Design tokens

Design tokens capture decisions and intent in code. Design tokens abstract out variables like color, typography, and spacing for consistent and meaningful user interface (UI) design across tools and platforms.

Why we use design tokens

Design tokens help us establish a single source of truth for how, when, and why a foundational element from the design system is used. On the surface, a design token is a simple json key/value pair, but its usefulness is in pairing a design decision with an option that exists in the design system.

For example, choosing color.neutral.700 for text tells someone nothing about why that color was chosen, or how it may react to different modes like light, dark, or high contrast. But, if a design token like color.text.secondary is applied, someone can understand that the text color is likely less prominent than the primary color regardless of mode. The design intent has been communicated. Changing the design token requires reconsidering the purpose.

More specifically, we use design tokens to:

  • Inventory design primitives.
  • Codify design decisions — capturing them openly and objectively.
  • Synchronize design decisions across design and development tooling.
  • Promote consistent and meaningful abstraction and application.
  • Help make new design decisions easier by leveraging existing intent and purpose.
  • Support efforts like themes and modes by abstracting intent from underlying values.


We group design tokens into three categories — constant, semantic, and contextual — that each serve a different purpose.

NOTE: Naming examples are hypothetical and will be updated after &13205 is complete.

Constant design tokens

Constant design tokens (constants) are the rudimentary, unchanging key/value pairs found at the lowest level of the design system that capture essential attributes like color and spacing. Constant design tokens are not intended to be used directly. Instead, they act as the building blocks that are referenced in semantic and contextual design tokens.


Constant design tokenValue

Semantic design tokens

Semantic design tokens reference constant design tokens to encapsulate global design decisions for everything from text to surfaces, and spacing to elevation. Semantic design tokens use a naming strategy that helps clarify design intent and use while remaining independent of the particular constant design tokens being referenced.


Semantic design tokenValue in light modeValue in dark mode

In the example above, color.text.secondary references the color.neutral.500 constant design token for its light mode value, and in dark mode it references the color.neutral.300 constant design token. In both modes the design intent is the same — the text should appear as secondary. Instead of communicating something like "this text should be dark gray," it communicates "this text needs to feel secondary to other text (which happens to be dark gray in this mode and light gray in another mode)." The abstraction enables the intent to be the same regardless of what values are used or the context it happens to be in.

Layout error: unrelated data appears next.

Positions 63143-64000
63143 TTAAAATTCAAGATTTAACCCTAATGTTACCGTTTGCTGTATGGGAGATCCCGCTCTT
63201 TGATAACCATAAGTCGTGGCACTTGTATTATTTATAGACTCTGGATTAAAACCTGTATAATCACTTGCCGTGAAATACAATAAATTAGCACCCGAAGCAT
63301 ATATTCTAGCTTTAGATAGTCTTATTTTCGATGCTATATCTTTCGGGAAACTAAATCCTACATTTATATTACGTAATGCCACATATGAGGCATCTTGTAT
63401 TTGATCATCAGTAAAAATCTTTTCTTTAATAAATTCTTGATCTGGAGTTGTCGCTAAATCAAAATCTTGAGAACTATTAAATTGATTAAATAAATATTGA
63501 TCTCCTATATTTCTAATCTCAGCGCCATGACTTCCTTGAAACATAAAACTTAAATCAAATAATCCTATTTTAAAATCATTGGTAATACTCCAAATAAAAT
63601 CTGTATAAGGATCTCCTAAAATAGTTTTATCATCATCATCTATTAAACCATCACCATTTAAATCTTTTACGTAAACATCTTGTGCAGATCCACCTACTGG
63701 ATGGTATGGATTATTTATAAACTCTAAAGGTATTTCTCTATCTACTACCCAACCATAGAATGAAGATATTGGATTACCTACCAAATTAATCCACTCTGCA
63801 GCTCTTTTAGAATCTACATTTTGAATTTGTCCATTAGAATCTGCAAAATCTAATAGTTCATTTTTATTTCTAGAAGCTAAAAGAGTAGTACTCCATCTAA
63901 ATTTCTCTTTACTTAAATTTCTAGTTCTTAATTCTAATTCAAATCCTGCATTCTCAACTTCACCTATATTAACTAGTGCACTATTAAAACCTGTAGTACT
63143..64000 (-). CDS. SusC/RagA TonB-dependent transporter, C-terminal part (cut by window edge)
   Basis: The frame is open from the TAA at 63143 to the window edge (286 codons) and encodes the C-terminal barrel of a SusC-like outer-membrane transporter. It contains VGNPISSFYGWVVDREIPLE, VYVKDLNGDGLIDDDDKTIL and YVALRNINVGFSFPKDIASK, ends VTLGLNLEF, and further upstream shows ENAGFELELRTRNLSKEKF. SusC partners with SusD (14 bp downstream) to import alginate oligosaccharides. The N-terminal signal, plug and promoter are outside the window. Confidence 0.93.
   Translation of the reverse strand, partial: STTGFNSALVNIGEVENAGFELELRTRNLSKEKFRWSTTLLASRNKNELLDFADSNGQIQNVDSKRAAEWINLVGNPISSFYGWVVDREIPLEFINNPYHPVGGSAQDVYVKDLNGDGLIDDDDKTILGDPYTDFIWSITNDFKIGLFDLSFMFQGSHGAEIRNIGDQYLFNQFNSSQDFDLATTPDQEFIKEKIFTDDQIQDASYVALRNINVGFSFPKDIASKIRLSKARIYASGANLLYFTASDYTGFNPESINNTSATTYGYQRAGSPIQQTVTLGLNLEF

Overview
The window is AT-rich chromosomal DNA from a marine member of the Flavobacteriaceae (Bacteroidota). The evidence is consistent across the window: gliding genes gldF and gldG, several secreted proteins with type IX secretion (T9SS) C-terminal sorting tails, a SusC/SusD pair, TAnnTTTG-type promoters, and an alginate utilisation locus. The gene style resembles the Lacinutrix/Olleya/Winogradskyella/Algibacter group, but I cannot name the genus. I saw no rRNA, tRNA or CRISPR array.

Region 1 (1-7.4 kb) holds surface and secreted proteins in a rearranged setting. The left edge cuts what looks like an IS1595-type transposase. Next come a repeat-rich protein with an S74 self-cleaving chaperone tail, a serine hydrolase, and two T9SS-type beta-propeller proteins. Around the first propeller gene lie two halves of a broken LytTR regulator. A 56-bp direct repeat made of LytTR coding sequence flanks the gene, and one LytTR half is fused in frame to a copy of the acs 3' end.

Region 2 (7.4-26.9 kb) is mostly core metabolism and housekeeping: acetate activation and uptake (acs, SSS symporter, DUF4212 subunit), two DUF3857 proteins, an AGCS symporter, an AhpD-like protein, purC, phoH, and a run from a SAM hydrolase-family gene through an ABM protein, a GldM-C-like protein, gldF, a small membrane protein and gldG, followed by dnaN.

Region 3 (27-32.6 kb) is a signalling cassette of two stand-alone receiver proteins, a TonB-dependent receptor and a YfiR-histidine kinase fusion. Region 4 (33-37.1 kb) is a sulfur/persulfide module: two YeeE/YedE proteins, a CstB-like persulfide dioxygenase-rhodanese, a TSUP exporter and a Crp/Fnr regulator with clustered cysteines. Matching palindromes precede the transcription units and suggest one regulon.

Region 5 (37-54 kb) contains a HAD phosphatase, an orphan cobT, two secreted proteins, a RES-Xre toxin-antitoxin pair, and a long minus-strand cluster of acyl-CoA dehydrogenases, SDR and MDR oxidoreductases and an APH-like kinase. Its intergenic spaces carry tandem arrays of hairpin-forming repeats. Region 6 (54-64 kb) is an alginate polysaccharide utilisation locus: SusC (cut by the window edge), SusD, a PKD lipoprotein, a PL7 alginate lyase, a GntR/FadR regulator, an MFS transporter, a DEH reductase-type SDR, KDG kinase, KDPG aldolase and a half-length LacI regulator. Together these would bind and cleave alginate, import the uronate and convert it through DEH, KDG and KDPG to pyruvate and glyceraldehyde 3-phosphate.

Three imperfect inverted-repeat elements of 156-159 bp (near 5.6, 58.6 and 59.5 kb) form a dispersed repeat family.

Contextual design tokens

Contextual design tokens are the most specific of the three categories. These design tokens are useful for capturing specific design intent for components, patterns, and experiments. They can reference either semantic or constant design tokens.


Contextual design tokenValue in light modeValue in dark mode

In the examples above, tab.color.text.inactive references a single semantic design token which has its own changes per mode, while button.color.default.border.hover references a different constant design token for each mode.

Naming conventions

Define naming conventions, see for current exploration. Create an issue

Design token format

Define format, see for current exploration. Create an issue

Design token lifecycle

Document the governance and workflow for creating and updating design tokens. This could be a good place to reference Style Dictionary . View issue

Using design tokens

We are experimenting with a small subset of design tokens, with the intention of introducing more design tokens over time.

In code

Document usage, see for current exploration. Create an issue

In design

NOTE: We are currently piloting using design tokens in Figma. We're asking that only those part of the pilot use the library. Sign up to the pilot and learn more in the issue .

Design tokens are used by applying Figma variables to elements on the canvas.

We've scoped these Figma variables by limiting the properties they can be applied to. This helps cut out the guess work when designing and supports recommended usage. For example, color.text.secondary can only be applied as a fill to a text element and not a stroke or shape layer.

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